We look forward to seeing you in Charleston....

Our 2nd Highlighted Shipmate...

                                            Dan Corbett

Dan entered Coast Guard Reserves in 1966, and in 1968, after Officer Candidate school, he entered the Navy and was assigned to USS Mauna Kea. 

Ensign Dan Corbett reported to the USS Mauna Kea in January 1968 and quickly found himself in charge of the ship’s A, R, and E divisions, heading up damage control and repair operations. Dan always felt that he was assigned to the ENGineering department because he had been an ENGlish major during his days at Dartmouth and, in typical Navy fashion, one automatically led to the other.

While on the Mauna Kea he made many friends and earned the respect of the entire crew. His wit and wisdom, combined with his ubiquitous “can-do” attitude infected the damage control crew. His division was a microcosm of the ship’s performance during its tour in the Western Pacific in 1968. Dan served on the Mauna Kea through March of 1969 when he left for training as a skipper of a Swift Boat in the Vietnam Riverine Force.

LT (jg) Corbett left the Mauna Kea at Pearl Harbor after we were “attacked’ by Jap Zeros during the filming of the movie Tora, Tora, Tora. He returned to the mainland and underwent training for his Swift Boat duty, reporting to Danang in July of 1969. During his in-country tour, besides his regular responsibilities as a skipper, he volunteered to train an all-Vietnamese crew to operate a Swift Boat. While on the rivers, he and his crew were constantly under attack but he never lost a man although there were injuries. Dan left Vietnam in July 1970 and earned a Bronze Star (with a Combat V) for his service.

After his discharge in 1970, Dan married Carmen Rivard and together they embarked on an “around the world “adventure. The travel began in 1971, one year after Dan's discharge. He had difficulty readjusting to stateside living, though he didn't realize it at the time. 

Dan and Carmen agreed to travel and were gone for 2 ½ years. Highlights include crossing the Sahara Desert; Niger River boat ride to Timbuktu, Mali; being welcomed to the ascendancy of the Fon of Bafut, Cameroon; climbing Mt. Cameroon; canoeing the Cross River alongside hippos; taking a barge-like boat up the Congo River to Kinshasa; eventually finding their  way to Mombasa, Kenya. From there they took a freighter to Bombay, India.  From India, they went to Thailand and then to Hong Kong.  While in Hong Kong, Dan taught English as a foreign language at the E.T. Newton School, while working as PE Master at King George V School and coaching the rugby team at the HK International School.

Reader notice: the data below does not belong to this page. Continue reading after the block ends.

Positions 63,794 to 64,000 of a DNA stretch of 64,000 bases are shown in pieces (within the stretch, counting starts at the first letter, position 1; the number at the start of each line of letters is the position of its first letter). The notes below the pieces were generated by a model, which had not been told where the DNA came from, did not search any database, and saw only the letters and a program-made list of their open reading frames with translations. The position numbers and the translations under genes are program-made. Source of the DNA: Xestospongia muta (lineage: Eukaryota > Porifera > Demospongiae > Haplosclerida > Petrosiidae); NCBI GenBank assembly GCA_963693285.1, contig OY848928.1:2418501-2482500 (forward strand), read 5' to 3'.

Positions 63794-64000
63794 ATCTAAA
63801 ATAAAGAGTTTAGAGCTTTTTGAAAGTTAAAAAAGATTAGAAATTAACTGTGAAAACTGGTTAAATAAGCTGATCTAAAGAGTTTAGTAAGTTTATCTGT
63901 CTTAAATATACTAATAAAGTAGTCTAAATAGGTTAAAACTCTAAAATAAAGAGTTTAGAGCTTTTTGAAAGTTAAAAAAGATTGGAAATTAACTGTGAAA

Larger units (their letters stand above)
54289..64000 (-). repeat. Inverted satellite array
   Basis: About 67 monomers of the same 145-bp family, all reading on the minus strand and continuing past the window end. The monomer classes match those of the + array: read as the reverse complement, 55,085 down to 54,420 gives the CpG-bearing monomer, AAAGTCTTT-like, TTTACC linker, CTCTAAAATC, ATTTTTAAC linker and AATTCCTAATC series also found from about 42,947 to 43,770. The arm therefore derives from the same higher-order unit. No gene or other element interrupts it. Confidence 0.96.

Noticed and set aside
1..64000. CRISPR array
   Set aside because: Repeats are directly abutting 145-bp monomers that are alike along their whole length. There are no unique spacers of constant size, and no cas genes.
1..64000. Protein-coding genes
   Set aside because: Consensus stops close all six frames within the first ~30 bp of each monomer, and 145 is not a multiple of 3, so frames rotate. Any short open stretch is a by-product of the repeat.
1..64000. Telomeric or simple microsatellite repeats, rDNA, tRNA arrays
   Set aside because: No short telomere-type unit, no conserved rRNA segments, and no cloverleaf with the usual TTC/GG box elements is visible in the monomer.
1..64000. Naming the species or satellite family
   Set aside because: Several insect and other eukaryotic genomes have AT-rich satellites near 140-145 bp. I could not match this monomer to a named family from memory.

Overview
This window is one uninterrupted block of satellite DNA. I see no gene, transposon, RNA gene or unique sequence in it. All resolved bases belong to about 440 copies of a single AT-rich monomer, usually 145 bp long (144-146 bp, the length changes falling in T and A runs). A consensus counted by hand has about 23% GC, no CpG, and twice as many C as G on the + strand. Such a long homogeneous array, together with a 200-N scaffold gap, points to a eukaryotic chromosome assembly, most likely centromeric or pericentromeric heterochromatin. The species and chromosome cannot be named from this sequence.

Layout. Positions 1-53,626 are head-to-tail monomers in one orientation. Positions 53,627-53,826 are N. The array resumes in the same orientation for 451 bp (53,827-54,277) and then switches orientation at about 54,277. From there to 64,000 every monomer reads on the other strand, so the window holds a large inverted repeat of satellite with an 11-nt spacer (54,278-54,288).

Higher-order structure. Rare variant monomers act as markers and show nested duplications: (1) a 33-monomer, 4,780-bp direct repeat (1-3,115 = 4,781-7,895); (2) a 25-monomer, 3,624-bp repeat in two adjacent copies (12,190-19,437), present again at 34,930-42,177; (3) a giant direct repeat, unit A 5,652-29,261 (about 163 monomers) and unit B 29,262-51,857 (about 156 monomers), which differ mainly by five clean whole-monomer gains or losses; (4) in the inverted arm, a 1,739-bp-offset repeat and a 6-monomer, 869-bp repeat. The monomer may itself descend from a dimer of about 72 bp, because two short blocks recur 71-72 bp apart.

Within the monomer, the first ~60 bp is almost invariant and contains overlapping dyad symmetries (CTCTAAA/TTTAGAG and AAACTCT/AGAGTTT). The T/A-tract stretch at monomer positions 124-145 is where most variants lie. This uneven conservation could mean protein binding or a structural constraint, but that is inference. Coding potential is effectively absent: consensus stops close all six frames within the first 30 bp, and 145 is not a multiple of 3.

At the end of the school year, it was time to return home. They were off to Japan and Nahodtka, USSR to board the Trans-Siberian Railroad to Europe, and one last jaunt to Lapland area; a mail boat from Hammerfest along the fjords and the flight back to USA. The adventures live on, as do the amazing people met along the way of all different cultures, colors, countries, and religions. Good fodder for Dan's good stories...all true. And the animals... in some cases, they walked amongst them. 

It was Rich Letarte who met them at the airport. It was a nice welcome. 

Dan and Carmen eventually landed in Florida where Dan attended the University of Miami Law School. He then worked for a number of firms and in 1982 they made their way to Juno Beach, FL where he opened his legal practice and Carmen took over a realty agency.

They became very active in the small east coast ocean community. Dan’s love of history prompted him to write The History of Juno Beach. He became effective in conservation efforts, realizing that developers and environmentalists each have a place at the table. He taught history at a PB State College, all the while serving on the Juno Beach Town Council.

In 2009, Dan began to experience unusual symptoms such as uncontrollable shaking and a slurring of speech. He was diagnosed with Parkinson’s disease, which was attributed to exposure to Agent Orange from his days on the Vietnamese rivers. The diagnosis was later amended to Parkinsonism, specifically Multiple System Atrophy Cerebellum.  He closed the law office in 2010 but continued to retain his interest in history as well as local and national politics.

Dan and Carmen have made it a point to attend all subsequent reunions for both the Mauna Kea and the Swift Boats. He still retains the positive attitude he possessed as a young man. We look forward to his continued presence at our gatherings.​​​​​​​​​​


Dan, thank you for your service.



.